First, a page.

The most appealing part of studying abroad is, of course, traveling around the city or country in which you’re living. However, it’s important to remember the main thing you have to do: actually study! Depending on your major and the program you’re completing, your course requirements will differ. However, you might have some flexibility with your course selection. For example, as a communication studies major, I was able to take a wide variety of classes while still getting credit for them. I took a writing-intensive class that allowed me to complete a requirement that I would have had to complete with a much more boring class back at my home university.
So, what’s the first step in choosing my classes?
The first step, just like choosing classes at your home university, is to visit with an academic advisor. For my personal experience, I had to consult with an advisor different to the one I visited for my other classes, because he dealt specifically with the study abroad scheduling. I asked him for advice about how many classes to take, and he gave me some tips. For example, I was thinking about taking five classes-the number I’m used to. However, he pointed out that I’d want to have more time to explore. Because of his advice, I brought my course load down to four classes.
You should also consult with your go-to advisor about what requirements you need before choosing your classes. I had already met most of my requirements due to the fact that I was going abroad as an upperclassman. However, I still had one or two requirements that I was able to complete through the program. Check with your advisor about this, as it differs from student to student.
What are the best classes to take while I’m studying abroad?
That decision is ultimately up to you, based on your major and other personal interests. If you have enough elective credits to give you total freedom, take this opportunity to choose courses in subjects you’re passionate about or otherwise wouldn’t be able to take at your home institution. For example, I’m passionate about music. When I studied in London, I took a class called “Music in 20th Century Britain.” Not only did we learn about the most significant musicians in the time period of the course, but we also went to three live music events in the city. One of those bands became one of my new favorite bands to listen to. I had enough elective credits that I was able to take a class that truly interested me. I also know I definitely wouldn’t be able to take a class like that at my home university, so it was an incredible opportunity.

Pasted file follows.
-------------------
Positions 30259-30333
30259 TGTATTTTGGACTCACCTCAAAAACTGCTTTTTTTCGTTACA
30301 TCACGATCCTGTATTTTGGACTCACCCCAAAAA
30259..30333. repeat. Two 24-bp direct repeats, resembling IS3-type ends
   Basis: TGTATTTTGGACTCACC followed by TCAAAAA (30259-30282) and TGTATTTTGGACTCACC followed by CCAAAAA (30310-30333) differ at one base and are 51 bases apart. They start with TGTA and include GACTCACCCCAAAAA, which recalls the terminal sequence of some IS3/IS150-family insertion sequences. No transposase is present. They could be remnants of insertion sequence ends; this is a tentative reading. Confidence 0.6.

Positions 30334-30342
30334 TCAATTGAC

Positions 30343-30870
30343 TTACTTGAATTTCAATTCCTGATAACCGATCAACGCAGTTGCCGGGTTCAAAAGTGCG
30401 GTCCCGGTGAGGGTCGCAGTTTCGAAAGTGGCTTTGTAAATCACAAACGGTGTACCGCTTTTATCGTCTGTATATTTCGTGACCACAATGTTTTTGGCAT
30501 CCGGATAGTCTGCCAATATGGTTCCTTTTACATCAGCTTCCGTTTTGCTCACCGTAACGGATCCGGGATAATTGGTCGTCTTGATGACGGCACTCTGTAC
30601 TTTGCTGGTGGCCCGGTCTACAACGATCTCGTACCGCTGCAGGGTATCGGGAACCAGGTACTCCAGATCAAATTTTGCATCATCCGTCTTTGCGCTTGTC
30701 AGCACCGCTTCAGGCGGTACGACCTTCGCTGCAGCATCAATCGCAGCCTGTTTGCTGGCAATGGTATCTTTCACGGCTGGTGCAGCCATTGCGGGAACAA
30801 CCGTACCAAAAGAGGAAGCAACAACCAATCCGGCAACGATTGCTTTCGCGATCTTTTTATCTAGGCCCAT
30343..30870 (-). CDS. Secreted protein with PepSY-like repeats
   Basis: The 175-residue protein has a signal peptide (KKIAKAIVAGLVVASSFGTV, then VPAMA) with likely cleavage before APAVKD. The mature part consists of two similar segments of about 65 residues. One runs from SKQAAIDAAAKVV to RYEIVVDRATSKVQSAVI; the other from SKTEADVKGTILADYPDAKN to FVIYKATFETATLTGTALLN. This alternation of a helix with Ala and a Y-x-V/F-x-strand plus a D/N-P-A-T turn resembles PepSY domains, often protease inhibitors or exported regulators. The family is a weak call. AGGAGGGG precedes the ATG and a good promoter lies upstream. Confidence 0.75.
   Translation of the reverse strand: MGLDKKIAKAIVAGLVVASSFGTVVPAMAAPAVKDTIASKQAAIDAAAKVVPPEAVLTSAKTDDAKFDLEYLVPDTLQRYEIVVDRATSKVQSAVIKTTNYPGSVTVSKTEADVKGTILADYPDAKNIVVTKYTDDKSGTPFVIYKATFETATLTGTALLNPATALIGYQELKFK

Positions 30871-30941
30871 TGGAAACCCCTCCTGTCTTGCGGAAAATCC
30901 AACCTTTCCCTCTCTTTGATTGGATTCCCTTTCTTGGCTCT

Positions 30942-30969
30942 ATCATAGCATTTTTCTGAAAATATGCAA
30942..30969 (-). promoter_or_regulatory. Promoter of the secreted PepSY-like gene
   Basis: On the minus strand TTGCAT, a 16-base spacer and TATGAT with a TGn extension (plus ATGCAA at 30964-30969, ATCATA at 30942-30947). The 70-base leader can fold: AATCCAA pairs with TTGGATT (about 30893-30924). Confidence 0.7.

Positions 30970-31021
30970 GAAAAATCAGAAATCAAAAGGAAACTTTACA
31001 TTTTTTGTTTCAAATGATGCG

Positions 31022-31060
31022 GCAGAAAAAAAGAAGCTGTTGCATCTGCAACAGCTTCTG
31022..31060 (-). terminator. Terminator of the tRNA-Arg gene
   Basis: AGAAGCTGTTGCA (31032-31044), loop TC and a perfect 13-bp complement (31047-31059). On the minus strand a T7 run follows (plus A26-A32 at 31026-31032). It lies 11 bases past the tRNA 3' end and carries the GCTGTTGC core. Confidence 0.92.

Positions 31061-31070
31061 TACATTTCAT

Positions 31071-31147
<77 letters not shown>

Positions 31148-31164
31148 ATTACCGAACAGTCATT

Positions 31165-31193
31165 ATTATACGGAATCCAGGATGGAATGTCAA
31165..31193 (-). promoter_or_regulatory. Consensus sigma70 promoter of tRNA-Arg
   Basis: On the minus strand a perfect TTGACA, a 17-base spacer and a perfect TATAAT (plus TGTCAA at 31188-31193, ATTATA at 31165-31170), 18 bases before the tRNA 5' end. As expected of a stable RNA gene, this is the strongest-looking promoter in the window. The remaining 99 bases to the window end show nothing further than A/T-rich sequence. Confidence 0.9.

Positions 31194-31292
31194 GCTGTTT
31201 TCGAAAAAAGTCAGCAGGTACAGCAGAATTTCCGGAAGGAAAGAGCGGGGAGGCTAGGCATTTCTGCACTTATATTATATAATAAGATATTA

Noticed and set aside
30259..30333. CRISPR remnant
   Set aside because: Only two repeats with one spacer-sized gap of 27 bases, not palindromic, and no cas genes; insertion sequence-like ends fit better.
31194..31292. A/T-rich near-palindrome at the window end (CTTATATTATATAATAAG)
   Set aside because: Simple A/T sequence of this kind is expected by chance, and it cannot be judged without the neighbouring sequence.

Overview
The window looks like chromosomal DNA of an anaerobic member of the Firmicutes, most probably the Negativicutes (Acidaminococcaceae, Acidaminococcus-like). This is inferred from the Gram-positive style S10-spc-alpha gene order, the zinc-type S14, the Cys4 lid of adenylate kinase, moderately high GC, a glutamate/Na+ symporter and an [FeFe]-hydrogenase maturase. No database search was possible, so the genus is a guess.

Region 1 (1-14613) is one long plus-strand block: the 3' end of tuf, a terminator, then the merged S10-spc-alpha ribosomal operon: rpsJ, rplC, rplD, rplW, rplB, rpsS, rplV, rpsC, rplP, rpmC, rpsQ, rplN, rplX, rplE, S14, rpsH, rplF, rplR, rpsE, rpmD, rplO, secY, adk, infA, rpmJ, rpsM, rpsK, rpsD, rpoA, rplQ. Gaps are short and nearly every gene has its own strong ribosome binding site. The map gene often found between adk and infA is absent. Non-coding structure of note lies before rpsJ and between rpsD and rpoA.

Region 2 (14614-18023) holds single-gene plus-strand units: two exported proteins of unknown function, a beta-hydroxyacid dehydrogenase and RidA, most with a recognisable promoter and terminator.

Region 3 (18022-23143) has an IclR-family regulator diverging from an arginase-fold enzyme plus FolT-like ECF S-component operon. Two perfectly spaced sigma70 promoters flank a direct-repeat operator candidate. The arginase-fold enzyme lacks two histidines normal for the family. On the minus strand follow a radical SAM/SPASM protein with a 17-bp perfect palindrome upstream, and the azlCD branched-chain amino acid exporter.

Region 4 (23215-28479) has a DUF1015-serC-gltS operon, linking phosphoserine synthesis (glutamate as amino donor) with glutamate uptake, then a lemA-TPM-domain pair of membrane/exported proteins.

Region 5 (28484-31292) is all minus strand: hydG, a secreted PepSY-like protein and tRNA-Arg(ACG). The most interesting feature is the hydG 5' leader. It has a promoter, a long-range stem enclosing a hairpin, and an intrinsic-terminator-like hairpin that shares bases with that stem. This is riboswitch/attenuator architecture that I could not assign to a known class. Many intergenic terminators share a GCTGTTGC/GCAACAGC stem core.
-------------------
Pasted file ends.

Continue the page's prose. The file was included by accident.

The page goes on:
What program is best for me?
Again, this really depends on what you’re studying and where you want to go. Your university’s study abroad office can provide you with information about the different programs offered, including those offered through other universities. For example, if you want to study in Paris but your university doesn’t offer a program there, you can try to apply to a program at another university.
Your options might be more limited depending on your field of study. If you’re an engineering student, it might be more difficult to find a good program that fits the requirements you need to complete. Many universities offer programs for a wide range of majors, so there’s usually something for everyone.
It can seem like a stressful process to pick out the courses that you want to take while studying in another country or city. However, your university should have resources that make it as easy as possible for you to decide. There are so many different great options, so make sure to explore all the different subjects you can learn more about during your time abroad!